When timing the market, your goal is to do that for the whole market.

BUY low. SELL high.

In 2008, much like AAPL, the market recovered all of its lost value in a couple of years.

But what unfortunately happens with novice investors is, they see all the terrible news reports, and they go "The sky is falling! The market has forsaken us! Preserve what little value you have left! SELL SELL SELL!"

So, when a novice investor does that, here's the important thing. That is timing the market. Get it?

And it fails for these novices because they are violated the rules: "Buy low, sell high".

The correct thing to do, when stock brokers are jumping out of windows on Wall Street is, buy. Wall Street is having a half-off sale.

  • 1
    The President not only "is capable" of creating an economy bubble, but this one actively is trying to do that by pressuring the Fed to lower interest rates even more than they are doing. Fortunately the Fed is resisting. Commented Jan 24, 2020 at 14:36
  • This would be a much better answer if you just deleted the first paragraph. And rewrote the fourth. You claim that timing the market doesn't work, then proceed to provide example to show that it does. Sometimes, anyway, and if you don't push it too hard :-)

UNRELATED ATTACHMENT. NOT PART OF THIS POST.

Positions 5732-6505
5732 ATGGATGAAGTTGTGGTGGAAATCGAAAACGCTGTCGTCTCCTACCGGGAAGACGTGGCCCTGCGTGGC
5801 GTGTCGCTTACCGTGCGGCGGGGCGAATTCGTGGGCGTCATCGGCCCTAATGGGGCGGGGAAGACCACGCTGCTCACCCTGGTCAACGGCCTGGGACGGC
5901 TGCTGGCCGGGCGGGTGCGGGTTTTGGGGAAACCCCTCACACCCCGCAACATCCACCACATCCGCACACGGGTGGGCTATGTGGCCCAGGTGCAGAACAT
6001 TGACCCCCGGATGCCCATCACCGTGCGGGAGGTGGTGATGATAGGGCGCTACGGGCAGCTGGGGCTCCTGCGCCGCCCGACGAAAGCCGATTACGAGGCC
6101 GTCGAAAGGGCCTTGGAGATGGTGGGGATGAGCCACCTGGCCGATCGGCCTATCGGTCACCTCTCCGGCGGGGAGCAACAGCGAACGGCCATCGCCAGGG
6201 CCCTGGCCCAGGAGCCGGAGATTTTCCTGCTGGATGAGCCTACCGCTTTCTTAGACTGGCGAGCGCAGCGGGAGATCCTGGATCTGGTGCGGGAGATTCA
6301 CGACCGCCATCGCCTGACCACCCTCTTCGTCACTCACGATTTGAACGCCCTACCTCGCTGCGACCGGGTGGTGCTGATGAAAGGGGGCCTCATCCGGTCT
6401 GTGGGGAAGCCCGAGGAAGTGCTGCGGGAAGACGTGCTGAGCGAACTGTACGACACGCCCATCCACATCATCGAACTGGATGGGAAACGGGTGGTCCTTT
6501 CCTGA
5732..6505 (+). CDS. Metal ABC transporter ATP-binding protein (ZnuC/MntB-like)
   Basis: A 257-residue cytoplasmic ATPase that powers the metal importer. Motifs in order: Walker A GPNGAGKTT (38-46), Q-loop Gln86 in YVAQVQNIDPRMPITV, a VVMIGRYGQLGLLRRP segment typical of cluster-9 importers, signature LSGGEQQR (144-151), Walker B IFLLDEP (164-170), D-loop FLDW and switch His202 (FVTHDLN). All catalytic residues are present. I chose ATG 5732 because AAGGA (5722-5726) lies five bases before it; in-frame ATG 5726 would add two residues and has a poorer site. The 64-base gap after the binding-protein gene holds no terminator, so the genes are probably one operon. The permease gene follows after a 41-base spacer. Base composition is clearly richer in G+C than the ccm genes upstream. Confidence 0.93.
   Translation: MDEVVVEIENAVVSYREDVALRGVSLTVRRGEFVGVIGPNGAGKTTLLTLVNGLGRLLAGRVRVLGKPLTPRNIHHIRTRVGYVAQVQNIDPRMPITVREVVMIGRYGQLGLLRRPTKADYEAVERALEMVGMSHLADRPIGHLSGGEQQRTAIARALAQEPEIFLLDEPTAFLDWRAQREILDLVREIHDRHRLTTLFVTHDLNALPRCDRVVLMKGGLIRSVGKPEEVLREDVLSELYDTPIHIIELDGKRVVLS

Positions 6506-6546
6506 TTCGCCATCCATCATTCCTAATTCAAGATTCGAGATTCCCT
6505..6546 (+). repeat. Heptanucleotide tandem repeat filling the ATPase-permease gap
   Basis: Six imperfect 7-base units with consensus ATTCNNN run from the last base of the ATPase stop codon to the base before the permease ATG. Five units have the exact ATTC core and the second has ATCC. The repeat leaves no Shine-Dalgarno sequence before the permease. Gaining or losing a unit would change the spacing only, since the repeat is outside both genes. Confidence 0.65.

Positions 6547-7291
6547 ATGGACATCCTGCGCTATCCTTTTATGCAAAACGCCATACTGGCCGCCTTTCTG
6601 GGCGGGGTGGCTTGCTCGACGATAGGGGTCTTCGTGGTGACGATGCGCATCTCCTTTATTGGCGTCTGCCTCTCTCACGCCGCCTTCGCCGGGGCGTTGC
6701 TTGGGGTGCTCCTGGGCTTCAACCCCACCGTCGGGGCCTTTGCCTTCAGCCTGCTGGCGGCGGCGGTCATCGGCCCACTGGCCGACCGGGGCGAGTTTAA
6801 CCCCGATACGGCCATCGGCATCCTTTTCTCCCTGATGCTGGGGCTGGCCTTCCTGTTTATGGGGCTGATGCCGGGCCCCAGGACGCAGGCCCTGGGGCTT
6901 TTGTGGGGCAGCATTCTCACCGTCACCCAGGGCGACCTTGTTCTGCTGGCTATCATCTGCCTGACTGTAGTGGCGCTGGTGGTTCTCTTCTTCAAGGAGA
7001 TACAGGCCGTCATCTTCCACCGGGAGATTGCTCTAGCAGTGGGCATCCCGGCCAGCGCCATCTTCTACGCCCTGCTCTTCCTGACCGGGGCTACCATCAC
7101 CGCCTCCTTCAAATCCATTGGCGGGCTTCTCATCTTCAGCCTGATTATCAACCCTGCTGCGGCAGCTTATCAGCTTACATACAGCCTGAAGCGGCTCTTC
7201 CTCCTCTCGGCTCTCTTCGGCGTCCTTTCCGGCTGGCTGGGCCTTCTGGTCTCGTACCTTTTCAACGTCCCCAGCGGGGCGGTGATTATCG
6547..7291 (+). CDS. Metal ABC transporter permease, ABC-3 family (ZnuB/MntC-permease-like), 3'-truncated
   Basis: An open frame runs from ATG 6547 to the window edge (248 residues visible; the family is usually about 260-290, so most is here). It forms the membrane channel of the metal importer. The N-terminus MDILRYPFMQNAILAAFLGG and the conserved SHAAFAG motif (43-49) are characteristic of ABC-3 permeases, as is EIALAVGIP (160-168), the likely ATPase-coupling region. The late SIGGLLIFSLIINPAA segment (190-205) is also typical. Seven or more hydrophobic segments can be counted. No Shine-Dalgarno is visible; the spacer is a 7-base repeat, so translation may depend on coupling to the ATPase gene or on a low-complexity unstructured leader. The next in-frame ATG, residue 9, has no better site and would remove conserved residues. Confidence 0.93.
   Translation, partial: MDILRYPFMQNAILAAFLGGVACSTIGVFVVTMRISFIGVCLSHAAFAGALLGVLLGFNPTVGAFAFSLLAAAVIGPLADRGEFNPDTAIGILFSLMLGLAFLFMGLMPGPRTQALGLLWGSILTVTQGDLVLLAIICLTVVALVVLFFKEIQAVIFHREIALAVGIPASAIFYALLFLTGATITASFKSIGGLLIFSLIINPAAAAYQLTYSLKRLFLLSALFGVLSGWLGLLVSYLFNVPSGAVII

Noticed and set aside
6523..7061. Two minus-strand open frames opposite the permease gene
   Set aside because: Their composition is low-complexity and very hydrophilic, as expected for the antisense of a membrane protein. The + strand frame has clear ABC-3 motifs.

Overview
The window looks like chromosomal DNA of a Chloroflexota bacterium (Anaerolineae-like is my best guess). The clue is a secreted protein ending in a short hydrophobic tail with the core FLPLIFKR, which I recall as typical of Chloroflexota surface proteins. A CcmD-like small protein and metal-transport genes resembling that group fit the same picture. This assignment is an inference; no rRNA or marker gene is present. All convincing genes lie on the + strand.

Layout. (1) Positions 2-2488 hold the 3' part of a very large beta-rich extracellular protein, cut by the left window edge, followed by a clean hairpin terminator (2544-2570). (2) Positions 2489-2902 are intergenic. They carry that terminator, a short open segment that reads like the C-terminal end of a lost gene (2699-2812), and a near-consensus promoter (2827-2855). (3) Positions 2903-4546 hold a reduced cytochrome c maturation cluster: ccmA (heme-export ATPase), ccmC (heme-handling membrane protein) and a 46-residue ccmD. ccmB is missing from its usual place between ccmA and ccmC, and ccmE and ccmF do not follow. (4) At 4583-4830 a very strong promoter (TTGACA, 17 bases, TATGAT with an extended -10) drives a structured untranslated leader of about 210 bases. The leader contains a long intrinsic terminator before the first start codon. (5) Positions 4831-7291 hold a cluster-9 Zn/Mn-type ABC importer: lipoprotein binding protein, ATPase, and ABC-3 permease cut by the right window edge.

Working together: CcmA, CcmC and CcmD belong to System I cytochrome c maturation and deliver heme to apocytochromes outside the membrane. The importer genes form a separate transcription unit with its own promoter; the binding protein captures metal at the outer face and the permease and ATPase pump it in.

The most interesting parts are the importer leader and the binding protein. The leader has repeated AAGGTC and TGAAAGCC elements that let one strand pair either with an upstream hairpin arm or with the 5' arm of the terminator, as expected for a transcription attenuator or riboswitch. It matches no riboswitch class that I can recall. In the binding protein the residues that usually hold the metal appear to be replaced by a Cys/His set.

– jamesqf
    Commented Jan 24, 2020 at 17:08
  • @jamesqf OK I gave it a tune. I see your point about ambiguity. Commented Jan 24, 2020 at 23:07

The risk with reallocating into bonds include:

  • any costs associated with transactions
  • missed opportunity

With regard to the latter, there can be any number of reasons the market could move in favorable direction and you will be chasing the market. Rare is the asset (stocks, bonds, gold, etc.) that is immune to war, politics, etc.

As to whether a decision is "wise", conventional thought would have you mitigate short term risk by diversification to ride-out the bumps. I do think it wise that Decisions should not take into account comments from strangers behind computers.


The pro of reducing market exposure is that if you are correct, you'll save yourself some money.